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Chart of the Week: Portugal’s Services Turnover Index

Macro FX

Christopher Dembik

Head of Macro Analysis

Summary:  Our 'Macro Chartmania' series collects Macrobond data and focuses on a single chart chosen for its relevance.


Click here to download this week’s full edition of Macro Chartmania.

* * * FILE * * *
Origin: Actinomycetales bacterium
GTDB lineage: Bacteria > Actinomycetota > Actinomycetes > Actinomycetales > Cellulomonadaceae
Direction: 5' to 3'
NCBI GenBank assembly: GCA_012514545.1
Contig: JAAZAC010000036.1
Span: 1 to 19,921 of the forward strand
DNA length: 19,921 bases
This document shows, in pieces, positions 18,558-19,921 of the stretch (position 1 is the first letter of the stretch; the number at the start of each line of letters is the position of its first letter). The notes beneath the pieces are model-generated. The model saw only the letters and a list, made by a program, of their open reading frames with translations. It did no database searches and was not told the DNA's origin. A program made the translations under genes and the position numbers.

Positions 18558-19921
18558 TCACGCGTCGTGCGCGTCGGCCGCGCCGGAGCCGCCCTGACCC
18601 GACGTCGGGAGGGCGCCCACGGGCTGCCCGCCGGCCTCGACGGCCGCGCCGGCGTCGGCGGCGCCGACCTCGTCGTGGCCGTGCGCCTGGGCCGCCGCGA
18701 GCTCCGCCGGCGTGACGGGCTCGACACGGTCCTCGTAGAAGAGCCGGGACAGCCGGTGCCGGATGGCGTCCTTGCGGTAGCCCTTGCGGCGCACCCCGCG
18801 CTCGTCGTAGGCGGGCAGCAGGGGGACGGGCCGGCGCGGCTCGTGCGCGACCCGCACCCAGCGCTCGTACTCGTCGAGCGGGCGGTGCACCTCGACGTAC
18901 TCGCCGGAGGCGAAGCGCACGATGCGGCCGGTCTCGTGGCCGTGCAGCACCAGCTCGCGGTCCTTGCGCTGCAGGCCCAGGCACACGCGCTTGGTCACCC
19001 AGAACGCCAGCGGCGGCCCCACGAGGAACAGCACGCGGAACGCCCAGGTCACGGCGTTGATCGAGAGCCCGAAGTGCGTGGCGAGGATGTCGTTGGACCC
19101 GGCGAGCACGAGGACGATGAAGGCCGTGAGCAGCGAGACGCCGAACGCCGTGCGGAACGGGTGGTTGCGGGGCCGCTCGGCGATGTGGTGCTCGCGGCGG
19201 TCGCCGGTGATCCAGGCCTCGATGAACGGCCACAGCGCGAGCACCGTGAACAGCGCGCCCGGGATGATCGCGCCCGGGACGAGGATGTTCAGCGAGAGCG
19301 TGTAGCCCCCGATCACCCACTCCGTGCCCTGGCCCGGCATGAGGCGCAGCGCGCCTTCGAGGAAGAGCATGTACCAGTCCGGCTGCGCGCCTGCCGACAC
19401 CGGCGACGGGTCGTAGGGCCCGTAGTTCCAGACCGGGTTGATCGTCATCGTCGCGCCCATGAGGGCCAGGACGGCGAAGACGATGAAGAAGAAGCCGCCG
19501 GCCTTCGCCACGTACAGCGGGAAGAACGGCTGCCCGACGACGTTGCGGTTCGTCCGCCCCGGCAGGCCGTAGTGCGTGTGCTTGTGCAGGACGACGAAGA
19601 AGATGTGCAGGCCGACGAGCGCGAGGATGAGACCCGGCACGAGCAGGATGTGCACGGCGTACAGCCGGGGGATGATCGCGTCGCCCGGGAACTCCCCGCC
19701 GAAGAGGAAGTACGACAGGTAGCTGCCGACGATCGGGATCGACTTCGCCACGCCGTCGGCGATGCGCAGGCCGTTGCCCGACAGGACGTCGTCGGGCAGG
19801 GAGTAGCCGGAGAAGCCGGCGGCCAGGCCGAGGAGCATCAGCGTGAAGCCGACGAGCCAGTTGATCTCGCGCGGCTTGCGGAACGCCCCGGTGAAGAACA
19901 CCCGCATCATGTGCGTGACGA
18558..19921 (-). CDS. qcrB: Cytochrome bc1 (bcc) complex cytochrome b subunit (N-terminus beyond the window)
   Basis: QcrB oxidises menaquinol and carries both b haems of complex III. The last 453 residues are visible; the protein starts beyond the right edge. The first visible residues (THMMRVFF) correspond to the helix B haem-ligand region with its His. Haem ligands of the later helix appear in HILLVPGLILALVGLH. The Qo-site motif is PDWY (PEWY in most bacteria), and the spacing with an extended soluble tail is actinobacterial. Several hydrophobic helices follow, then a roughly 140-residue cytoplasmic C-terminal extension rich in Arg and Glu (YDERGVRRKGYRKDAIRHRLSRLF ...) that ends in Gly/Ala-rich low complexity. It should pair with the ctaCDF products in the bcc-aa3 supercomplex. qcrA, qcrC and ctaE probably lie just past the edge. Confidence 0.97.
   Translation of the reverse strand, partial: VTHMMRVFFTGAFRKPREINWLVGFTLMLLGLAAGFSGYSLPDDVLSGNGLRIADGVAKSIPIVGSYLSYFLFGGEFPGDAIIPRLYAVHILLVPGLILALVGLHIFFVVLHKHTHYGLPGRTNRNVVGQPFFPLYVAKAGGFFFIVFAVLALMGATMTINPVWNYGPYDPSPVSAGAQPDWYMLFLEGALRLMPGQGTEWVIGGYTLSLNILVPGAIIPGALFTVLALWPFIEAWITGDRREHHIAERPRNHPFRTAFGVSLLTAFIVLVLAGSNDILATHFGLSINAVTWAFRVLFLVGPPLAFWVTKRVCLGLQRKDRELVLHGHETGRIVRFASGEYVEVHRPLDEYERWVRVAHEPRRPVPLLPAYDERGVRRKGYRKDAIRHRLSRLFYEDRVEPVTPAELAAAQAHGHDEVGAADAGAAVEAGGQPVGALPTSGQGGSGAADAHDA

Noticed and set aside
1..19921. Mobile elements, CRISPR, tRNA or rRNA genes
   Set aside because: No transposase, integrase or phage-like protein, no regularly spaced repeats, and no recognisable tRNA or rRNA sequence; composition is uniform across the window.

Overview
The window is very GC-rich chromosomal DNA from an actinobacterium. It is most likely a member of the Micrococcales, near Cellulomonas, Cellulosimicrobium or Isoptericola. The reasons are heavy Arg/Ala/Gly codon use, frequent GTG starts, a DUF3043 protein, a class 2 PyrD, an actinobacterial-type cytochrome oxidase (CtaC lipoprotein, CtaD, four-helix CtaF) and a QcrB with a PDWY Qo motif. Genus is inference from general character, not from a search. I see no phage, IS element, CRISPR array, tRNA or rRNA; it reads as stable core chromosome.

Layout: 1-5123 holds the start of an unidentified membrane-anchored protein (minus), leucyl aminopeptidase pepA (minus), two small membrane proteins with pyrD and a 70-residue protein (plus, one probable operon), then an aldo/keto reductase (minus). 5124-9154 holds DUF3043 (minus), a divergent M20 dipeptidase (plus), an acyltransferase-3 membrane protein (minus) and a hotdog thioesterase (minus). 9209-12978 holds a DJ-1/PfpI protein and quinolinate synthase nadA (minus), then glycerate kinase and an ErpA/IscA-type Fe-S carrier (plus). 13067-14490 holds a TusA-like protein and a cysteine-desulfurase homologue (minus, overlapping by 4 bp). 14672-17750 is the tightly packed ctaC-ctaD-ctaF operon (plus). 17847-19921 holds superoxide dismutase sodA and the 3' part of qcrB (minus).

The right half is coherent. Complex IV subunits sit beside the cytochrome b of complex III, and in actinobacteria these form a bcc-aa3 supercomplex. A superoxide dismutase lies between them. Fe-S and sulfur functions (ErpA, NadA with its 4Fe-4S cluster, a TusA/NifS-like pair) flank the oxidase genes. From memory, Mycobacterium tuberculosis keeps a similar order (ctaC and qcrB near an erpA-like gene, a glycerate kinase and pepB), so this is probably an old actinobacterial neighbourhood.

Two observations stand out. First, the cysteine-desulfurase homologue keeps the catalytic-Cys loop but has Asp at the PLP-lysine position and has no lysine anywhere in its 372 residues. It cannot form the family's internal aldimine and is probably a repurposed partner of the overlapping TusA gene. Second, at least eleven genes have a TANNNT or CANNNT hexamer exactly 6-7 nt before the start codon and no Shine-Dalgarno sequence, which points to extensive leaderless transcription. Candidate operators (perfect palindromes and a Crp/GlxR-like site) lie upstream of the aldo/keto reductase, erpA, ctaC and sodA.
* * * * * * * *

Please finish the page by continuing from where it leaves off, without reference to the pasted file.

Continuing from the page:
In the United States, the stimulus saga is doomed to continue this week while in Europe the main point of interest will likely be the EU Summit on Thursday that will focus on Brexit mess and potential new sanctions against Russia and Turkey. As early as today, EU foreign ministers are expected to discuss new sanctions against Moscow for its suspected role in the poisoning of opposition politician Navalny. New sanctions had been proposed by France and Germany. The Brexit mess will also keep attracting attention among investors. Frankly speaking, it is almost impossible to know what might happen this week as we are approaching the soft deadline proposed by the British government to reach an agreement. There is still a great deal of mistrust between negotiators. EU leaders have recently insisted on the need to strictly enforce any UK trade deal, which is a matter of law but also of trust and good faith. On the other side of the channel, PM Johnson has reaffirmed the United Kingdom is ready to end the transition period with an Australian-style terms if a better deal is not possible. At the end of the days, probably at the end of November/early December, we still expect a thin and puny Brexit deal. On the data front, this week, the economic calendar is light as the very important October PMIs, that will certainly guide the ECB’s action in the short term, are not released until next week. The current overall funding conditions in the euro area sovereign bond market reflects expectations of further ECB boost, with Italy’s 10-year and 30-year sovereign bond yields dropping this morning to all time-lows of 0.72% and 1.59%, respectively. The only statistics of interest in the coming days will be the German ZEW tomorrow and a bunch of job market data from Sweden, Turkey, the United States, Australia, the United Kingdom and Portugal. The turnover index is out at 101.57 in August versus a low point at 74.14 in the midst of the global lockdown. Despite better COVID-19 management than in many other Southern European countries, the economy seems to be set for an incomplete V-shaped recovery with the recovery flattening out in August/September. However, the economic outlook is much brighter in Portugal than in neighboring Spain. The positivity rate for Portugal has slightly increased in recent weeks, to 3.5%, but it is still lower than those of France (9.22%) and Spain (10.19%) and the mortality rate remains low and stable. It implies that Portugal will probably has less incentives to implement strict restrictions that will have a negative impact on economic activity, in contrast to the situation prevailing in Spain. 

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